Why this blog?

Welcome! Thank you for visiting my blog!

This is my medical and recreational blogsite. Some of the entries on this blog are honest and quite vulnerable, as I wrote them at my lowest point. I try to keep a positive outlook on life, because no one wants to hang out with a downer, including me. Writing these entries has allowed me to see the world through a beneficial filter that allows me to appreciate every moment I have been able to experience in my life, even the difficult ones.

My husband Matthew and I LIVE when we can. I mean we suck the juice out of life, and we aren't ashamed of that outlook. It makes the bad times ok somehow because we took advantage when we were able. The pictures on this blog are part of that. I take pretty pictures of my sick body to boost my self esteem when I am having a difficult time seeing myself as a woman instead of a sick person. It is how I cope with my illness, and no one gets to judge how you survive your difficulties. So live on, and feed your souls.

Watch our story here:


~ Tonia

I have decided to relaunch my Facebook Page, The Beauty in Illness. Along with the help of two other rare patient advocates, we are hoping to include artistic stories of struggle and perseverence through creative ways. Please check us out and let us know if you would like to contribute!

Hospital Me THEN (2012)

Hospital Me THEN (2012)
Dance like no one is watching!

Hospital me NOW (2015)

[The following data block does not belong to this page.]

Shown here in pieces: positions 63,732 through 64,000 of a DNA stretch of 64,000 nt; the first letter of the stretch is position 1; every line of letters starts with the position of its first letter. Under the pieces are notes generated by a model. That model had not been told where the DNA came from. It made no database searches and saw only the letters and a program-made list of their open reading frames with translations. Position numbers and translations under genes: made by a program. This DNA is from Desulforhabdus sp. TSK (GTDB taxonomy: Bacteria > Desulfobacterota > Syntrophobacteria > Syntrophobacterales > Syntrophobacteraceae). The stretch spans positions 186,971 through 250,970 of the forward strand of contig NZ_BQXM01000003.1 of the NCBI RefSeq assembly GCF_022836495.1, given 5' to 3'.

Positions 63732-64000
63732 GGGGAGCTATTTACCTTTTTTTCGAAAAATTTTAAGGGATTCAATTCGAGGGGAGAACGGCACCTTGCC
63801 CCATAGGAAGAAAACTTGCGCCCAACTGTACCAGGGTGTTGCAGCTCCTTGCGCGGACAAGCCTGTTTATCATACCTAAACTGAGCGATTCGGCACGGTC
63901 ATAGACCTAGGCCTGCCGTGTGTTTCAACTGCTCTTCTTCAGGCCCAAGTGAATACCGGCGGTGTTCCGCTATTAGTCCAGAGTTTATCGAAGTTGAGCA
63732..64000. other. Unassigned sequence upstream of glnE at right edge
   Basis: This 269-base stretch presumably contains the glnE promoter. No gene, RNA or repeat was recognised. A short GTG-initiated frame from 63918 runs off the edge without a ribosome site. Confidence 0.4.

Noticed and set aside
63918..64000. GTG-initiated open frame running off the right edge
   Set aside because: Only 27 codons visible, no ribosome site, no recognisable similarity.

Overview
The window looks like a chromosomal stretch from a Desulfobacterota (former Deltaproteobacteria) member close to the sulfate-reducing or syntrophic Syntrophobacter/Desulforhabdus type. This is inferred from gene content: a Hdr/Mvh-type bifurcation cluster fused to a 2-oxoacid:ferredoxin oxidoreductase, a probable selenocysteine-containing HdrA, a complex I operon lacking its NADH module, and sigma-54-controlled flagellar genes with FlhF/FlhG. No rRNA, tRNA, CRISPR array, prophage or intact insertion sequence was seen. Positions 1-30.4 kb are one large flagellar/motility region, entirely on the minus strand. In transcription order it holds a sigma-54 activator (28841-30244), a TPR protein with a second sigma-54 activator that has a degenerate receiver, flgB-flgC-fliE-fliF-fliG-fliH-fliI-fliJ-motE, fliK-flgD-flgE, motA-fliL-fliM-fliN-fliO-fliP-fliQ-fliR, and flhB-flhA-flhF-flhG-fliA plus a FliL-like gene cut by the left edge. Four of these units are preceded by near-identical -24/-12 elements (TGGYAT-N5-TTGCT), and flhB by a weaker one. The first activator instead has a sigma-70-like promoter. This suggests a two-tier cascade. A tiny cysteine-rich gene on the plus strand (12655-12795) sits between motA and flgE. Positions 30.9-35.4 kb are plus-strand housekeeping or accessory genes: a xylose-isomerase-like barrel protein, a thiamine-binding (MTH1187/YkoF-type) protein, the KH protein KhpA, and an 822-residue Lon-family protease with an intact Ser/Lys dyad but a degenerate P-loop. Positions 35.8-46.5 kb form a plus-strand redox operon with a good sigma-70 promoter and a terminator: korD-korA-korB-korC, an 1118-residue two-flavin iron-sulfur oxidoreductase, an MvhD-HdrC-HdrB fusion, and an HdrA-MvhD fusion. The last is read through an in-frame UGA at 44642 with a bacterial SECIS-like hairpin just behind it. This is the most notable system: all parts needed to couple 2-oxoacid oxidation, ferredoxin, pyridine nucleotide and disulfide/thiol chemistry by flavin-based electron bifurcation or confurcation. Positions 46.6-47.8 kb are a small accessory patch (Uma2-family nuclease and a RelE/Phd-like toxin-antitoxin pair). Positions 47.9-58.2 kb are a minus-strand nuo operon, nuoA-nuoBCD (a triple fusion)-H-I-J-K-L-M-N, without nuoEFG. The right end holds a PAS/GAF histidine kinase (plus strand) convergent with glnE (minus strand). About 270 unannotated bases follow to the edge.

Hospital me NOW (2015)
Dance like EVERYONE'S watching

Post Transplant-1 Year (March 2014)

Post Transplant-1 Year (March 2014)
Mi Amor Studio

Pre Dialysis Pinup Shoot (2012)

Pre Dialysis Pinup Shoot (2012)
Dynamite Dames

Mid Dialysis Boudoir (March 2013)

Mid Dialysis Boudoir (March 2013)
100 pounds, and a week from transplant, chest tube tucked into bra like a lady. ;)

Non-Pinup Me Now (2015)

Non-Pinup Me Now (2015)
This girl has four kidneys

Tuesday, March 26, 2013

Facing Fears

So about the stint removal: 

And this is why I love the University of Iowa so much:

They scheduled me with Urology.  I was groggy when we got there because I had taken two muscle relaxers the night before along with two Xanax to get to sleep.  I did this on purpose because I knew they would linger and help calm me for the morning.  We get into the room with the nurse and she explains to me in full detail what is about to happen.  Knowing details really helps me.  I don't like surprises.  She even shows me the size of the tube inside me so I know how big it is.  She told me they would apply lidocane (sp?) to my, um, opening to numb it a little.  Then they go in with a camera scope with a grabby contraption on the end to pull the tube out.  It just takes about 15 to 30 seconds to find the tube and once they do it is literally seconds to pull it out.